Monday, September 8, 2014

Over A Thousand Virtual Hugs Given (Or A Blog Post About Nothing)

Place: Hacker Dojo, 599 Fairchild Drive, Mountain View, CA
Time: 6.30 pm

Monday evening. The team behind Mathbreakers – Morgan, Charlie, and Vivian – are half-way through their dinner. Morgan has Reddit open, and is pretending to be hard at work, when Charlie says, “Hey Morgan, Its your turn to do a blog post today.” 

“Mmmmm Mmph darumfff wamppppa,” replies Morgan, chomping down a rather large mouthful of burger. Which, Charlie and Vivian, having worked with Morgan before, rightly interpret to mean, “But I don’t wanna.”

What follows is the conversation they had..

Charlie: You should write about how we built the game from scratch.

Morgan: You mean how I met you and Vivian early last year, and how you guys had these cool prototypes for a Math game, though technically speaking not production stuff… And how I took on a role where I could advance that stuff in a maintainable way, and work towards optimizing and maintaining what we had?

Charlie: Also talk about the website.

Morgan: Remember, for a little while we had this impossible to maintain PHP version of the website that I wrestled away from you? I guess I could write about how we are using Django and jQuery.. Also, all the APIs we are using – the Mathbreakers game uses logins, assignments from the teachers which need to be tracked, the back-end purchasing system.. Yes, I could write about all that; but I don’t want to.

Vivian:  Maybe I could write the code for the site. I will only take five-times as much time than you guys.

Charlie: Remember all the time Morgan spent on doing Shaders! That was the time when he wanted to build this cool-looking bubbly shader for the numbers – giving objects in the game a ice-cuby effect? (Psssst, Ice-cuby is not a real word.)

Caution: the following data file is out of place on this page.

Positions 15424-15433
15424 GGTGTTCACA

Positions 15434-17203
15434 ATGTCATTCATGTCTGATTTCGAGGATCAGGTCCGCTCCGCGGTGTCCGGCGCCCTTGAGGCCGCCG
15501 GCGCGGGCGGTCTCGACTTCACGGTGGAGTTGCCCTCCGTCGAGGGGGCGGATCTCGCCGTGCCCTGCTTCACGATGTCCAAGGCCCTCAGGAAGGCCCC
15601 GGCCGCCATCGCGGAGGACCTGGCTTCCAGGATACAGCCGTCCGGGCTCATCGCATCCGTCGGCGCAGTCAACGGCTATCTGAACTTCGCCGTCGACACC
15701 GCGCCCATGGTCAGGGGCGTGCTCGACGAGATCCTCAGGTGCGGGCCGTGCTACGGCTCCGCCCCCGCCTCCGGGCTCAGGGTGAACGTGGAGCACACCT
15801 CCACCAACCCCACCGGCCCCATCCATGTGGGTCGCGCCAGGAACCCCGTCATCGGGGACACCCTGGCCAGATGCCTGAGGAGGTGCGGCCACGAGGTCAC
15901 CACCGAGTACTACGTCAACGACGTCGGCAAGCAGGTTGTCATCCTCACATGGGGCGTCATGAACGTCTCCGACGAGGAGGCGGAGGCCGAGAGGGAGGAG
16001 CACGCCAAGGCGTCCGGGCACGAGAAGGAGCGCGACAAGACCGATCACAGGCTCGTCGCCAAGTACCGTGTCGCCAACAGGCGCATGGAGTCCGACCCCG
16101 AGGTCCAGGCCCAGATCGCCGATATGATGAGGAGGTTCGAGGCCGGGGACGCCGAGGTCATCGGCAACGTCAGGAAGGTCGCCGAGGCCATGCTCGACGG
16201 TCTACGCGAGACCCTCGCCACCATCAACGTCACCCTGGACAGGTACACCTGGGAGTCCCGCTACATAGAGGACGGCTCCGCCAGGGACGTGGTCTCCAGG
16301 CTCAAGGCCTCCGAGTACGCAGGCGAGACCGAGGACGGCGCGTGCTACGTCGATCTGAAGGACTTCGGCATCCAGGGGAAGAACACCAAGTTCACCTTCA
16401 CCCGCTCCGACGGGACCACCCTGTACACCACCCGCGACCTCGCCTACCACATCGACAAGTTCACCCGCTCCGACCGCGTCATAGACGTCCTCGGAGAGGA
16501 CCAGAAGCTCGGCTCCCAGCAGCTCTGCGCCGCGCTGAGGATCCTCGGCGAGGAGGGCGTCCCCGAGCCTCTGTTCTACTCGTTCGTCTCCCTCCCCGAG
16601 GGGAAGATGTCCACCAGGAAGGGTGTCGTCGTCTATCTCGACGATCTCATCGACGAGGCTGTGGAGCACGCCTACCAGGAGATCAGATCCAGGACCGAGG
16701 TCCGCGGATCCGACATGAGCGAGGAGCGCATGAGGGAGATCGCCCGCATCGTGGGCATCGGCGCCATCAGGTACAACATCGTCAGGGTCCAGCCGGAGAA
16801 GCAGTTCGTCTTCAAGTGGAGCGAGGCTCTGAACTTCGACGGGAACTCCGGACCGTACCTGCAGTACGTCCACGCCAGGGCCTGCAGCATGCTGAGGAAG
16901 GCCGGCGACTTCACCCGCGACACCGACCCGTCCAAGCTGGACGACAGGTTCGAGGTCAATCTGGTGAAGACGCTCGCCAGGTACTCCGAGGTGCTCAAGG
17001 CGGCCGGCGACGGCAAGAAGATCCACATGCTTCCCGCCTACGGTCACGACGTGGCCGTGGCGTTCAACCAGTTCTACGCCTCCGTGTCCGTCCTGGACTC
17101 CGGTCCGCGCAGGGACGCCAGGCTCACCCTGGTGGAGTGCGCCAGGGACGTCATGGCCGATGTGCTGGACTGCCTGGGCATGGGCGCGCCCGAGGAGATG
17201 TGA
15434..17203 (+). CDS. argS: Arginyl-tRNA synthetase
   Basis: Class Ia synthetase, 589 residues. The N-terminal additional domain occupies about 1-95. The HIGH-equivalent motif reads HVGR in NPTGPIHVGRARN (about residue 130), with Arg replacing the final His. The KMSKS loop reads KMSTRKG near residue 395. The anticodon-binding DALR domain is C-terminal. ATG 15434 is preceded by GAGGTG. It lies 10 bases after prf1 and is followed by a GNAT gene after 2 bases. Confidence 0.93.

Morgan: You can do all sorts of custom effects on object and game environment - cool things. Like the material you put on objects , light up when there is sun. See-through or reflective surfaces, for examples. We are a small team and did not have an art budget; so I tried to do most of the work using code.

Charlie: Which is why you built the hex grid system, this bunch of hexagonal tiles, that sort of pulled the game together visually.

Morgan: I think the way we built Mathbreakers was Charlie would have an idea and would start building a level for it.  He would also write much of the code for it. I would do tricky parts of the code,  make it more maintainable, for example. Then Vivian would come in, and make what we did look pretty.

Vivian: We built the game on top of Unity, which meant we did not have to do every little thing ourselves. Unity took care of the Physics for us. Like, when you go sufficiently close to a ledge, you automatically fall off.   

Charlie: I think Unity is kinda like Photoshop, but with way more interaction.

Vivian: I think you can say that about Blender. You can customize a lot of things very easily.

Morgan: Players can customize the characters in the Mathbreakers game, man. How cool is that! (Note: Vivian is not a man, but Morgan refers to everyone as ‘man’; be it man, woman, child or a pet cat.)

Vivian: I think the components-based model of Unity helped us a lot with testing. Larger game studios work in six-months sprints, they have to be able to figure out things many, many days in advance. We, on the other hand, were able to make a feature in a day or two, and test it out. If children loved a feature, we kept it. If they did not, we removed it.

Charlie: I thought having a marble in the game would be a good idea, but the kids did not like marbles all that much. The robots they loved!

Morgan: Speaking of, do you know we sent out roughly a thousand robot hugs?

Vivian, Charlie (in unison): Dude! A thousand robot hugs!

Morgan: Meh. Whatever.

(The End)

Editor’s note (Yes, this post has an editor): A thousand robot hugs! When the Mathbreakers team had this hugely successful Kickstarter campaign, they thought it would be a great idea to thank all the people who had supported them. They were at a party, and thankfully it was the kinda party that also had an unlimited supply of paper and pen, along with various cool beverages.

Having made sure they had enough pizza, Morgan, Vivian, and Charlie started drawing random robots on paper. Their friends joined in as well. Later, Morgan scanned some of the images, and wrote a quick JavaScript program that made it look like the robots were actually hugging people off their browsers. Everybody loved it!